No Ho Ho?

Getting Through the Festive Season with Social Anxiety 

I wrote about Social Anxiety in the October 2017 edition of Forrest Rambles and thought that now was a good time to re-visit the topic with a focus on how to get through the festive season.

Social Anxiety is an excessive fear of embarrassing yourself and being judged negatively by others.  It’s estimated that social anxiety affects up to 10% of the UK’s population.  The festive season can be particularly difficult with the increased pressure to get together with friends and family, attend office parties and go gift shopping – Argh!!!

Firstly, balance is key.  Don’t say no to every invitation.  Likewise, don’t say yes to every invitation either.  Use the festive season as an opportunity (yes, that’s right – OPPORTUNITY!) to work on your anxiety rather than seeing it as a threat to grit your teeth and get through.

When you are attending a festive social event, focusing on how anxious you feel and worrying what to say or do next, will only make you feel more anxious.  Instead, shift your focus of attention to what is going on around you.  Focus on what other people are saying.  Focus on the music, the taste of your food or the entertainment.  

During social events you may be prone to using ‘safety behaviours’ such as looking at your mobile phone, avoiding eye contact or not speaking much.  Again, these behaviours will only feed your anxiety.  Instead, drop the safety behaviours and try to act confident even though you won’t be feeling it.  You may just find that you get a better response from other people and with practise you will feel less anxious.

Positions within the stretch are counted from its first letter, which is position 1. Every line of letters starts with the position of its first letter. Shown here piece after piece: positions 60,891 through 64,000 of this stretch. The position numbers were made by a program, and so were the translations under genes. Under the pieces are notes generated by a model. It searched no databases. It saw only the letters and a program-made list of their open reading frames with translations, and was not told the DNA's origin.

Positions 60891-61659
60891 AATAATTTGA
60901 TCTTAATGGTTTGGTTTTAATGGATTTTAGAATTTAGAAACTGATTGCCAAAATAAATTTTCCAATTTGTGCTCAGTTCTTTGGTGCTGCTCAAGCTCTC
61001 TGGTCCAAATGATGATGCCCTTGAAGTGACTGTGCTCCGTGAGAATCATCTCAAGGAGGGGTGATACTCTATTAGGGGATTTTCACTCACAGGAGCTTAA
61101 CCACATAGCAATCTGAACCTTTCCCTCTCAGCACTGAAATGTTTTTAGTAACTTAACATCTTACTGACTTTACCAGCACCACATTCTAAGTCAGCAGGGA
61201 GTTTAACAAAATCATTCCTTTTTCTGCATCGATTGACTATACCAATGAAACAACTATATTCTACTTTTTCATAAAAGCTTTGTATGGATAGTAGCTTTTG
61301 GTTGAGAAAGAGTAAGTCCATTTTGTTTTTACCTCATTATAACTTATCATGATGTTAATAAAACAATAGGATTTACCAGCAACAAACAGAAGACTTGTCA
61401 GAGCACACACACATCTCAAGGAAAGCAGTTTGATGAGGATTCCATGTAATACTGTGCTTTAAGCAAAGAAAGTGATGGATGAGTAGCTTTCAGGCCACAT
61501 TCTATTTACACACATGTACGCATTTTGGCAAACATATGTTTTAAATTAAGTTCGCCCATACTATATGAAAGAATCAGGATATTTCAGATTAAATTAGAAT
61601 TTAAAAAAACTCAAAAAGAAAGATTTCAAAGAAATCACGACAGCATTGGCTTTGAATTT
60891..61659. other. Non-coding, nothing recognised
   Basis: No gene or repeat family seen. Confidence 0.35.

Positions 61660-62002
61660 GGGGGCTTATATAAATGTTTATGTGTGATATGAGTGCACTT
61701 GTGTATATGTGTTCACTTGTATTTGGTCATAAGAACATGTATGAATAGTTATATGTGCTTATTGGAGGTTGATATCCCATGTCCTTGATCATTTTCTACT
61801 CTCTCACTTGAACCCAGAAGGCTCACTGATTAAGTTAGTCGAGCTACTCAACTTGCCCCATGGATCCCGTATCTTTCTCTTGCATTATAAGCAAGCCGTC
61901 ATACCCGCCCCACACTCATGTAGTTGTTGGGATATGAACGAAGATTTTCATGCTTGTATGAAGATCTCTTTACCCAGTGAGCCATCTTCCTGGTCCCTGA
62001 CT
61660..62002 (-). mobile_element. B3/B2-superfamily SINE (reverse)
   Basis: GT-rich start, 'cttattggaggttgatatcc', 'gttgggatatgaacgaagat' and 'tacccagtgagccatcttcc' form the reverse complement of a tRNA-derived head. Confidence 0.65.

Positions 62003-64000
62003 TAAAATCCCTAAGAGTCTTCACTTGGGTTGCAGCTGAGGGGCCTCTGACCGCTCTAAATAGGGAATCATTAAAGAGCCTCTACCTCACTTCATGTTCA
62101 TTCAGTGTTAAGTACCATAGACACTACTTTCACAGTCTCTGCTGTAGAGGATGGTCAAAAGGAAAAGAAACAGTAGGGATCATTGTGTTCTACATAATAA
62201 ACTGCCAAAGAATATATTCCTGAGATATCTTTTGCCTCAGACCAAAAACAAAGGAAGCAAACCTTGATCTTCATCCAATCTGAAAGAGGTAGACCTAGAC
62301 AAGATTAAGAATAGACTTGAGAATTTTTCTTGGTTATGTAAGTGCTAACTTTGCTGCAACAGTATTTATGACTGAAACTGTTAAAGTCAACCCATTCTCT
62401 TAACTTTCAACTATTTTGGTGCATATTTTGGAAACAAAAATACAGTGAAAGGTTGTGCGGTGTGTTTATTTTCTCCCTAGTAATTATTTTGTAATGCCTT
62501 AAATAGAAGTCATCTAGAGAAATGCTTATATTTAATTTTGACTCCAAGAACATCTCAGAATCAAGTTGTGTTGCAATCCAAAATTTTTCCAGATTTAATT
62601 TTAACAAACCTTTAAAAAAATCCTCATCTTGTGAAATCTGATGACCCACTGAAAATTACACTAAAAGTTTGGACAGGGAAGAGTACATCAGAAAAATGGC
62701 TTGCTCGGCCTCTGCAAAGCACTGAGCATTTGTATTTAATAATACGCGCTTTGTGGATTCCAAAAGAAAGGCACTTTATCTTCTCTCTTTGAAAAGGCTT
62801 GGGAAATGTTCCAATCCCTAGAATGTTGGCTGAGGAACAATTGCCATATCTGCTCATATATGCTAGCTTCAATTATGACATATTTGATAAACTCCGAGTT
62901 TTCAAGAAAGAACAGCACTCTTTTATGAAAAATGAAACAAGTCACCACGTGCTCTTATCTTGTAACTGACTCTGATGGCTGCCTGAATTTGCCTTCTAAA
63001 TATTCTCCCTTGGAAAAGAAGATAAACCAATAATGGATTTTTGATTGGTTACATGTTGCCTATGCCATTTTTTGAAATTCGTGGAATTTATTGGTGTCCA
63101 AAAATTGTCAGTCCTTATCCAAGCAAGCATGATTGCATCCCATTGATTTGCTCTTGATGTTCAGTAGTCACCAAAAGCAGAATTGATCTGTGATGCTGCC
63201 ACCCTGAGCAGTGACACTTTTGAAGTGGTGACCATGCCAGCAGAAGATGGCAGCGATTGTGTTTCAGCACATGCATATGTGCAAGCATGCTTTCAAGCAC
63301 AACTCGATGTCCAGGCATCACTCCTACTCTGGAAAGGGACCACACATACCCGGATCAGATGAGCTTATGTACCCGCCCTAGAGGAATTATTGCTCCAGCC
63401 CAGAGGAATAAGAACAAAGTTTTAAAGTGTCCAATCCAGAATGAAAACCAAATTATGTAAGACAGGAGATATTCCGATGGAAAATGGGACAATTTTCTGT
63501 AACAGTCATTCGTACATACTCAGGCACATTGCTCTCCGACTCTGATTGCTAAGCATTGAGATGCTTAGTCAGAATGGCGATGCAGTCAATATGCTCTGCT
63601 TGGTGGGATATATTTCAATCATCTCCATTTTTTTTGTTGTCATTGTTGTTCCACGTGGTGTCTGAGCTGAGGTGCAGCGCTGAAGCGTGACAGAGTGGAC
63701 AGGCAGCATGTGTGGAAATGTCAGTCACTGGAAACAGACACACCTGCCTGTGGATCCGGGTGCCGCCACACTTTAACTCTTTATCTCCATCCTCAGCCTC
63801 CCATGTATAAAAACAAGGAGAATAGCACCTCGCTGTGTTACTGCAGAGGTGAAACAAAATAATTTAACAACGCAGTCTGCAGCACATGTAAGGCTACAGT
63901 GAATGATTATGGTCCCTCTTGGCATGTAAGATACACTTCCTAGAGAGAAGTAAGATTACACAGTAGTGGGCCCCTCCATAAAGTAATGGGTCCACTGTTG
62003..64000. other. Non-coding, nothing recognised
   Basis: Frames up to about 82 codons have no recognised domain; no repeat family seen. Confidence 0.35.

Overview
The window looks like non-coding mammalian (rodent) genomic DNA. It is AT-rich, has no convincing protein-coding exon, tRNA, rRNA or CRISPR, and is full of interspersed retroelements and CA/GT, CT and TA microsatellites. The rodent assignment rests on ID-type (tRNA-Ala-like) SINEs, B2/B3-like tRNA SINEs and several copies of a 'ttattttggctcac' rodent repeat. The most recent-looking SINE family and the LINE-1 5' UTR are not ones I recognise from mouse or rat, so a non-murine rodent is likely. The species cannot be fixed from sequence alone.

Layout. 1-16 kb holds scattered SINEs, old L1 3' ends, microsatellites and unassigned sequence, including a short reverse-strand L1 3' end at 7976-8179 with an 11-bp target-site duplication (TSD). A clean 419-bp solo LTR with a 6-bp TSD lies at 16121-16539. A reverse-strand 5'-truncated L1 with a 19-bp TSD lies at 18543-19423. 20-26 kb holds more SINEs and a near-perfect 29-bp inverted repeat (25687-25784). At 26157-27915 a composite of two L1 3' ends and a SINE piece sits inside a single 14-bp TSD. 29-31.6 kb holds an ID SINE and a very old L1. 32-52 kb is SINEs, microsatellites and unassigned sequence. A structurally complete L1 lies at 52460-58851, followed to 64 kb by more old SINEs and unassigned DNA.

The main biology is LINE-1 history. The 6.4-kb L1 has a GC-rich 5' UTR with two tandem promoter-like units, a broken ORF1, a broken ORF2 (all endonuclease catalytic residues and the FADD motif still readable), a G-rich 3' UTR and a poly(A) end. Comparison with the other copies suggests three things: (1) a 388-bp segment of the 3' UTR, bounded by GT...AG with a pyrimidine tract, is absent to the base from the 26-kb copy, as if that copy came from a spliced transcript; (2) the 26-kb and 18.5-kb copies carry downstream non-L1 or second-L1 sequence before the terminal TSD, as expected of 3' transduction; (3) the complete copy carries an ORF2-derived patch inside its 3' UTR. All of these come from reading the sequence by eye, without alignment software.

It’s not only the social event itself which is a problem for the person with Social Anxiety, it’s all the worry which comes beforehand and the ruminating afterwards.  I would suggest trying to break the worry cycle by using relaxing breathing exercises, and soothing music.  Remind yourself that what you are worrying about isn’t actually happening right now and may never happen so worrying isn’t going to help you.  Once the social event is over, avoid rumination by focusing on the things which went well and what you can learn from your experience to help in the future.

Over the festive season schedule in time for yourself outside of socialising to do things which you enjoy and are ‘anxiety free’.  This time can act as a reward for the social events which you do attend and also give you change to recharge your batteries ready for the next event.  Remember not to be hard on yourself.  You are certainly not alone with these concerns.

Wouldn’t it be nice if Social Anxiety wasn’t a concern for you in December 2019?  Just think, you could enjoy the festive season so much more.  Make 2019 the year that you overcome social anxiety for good by booking in to see a CBT therapist.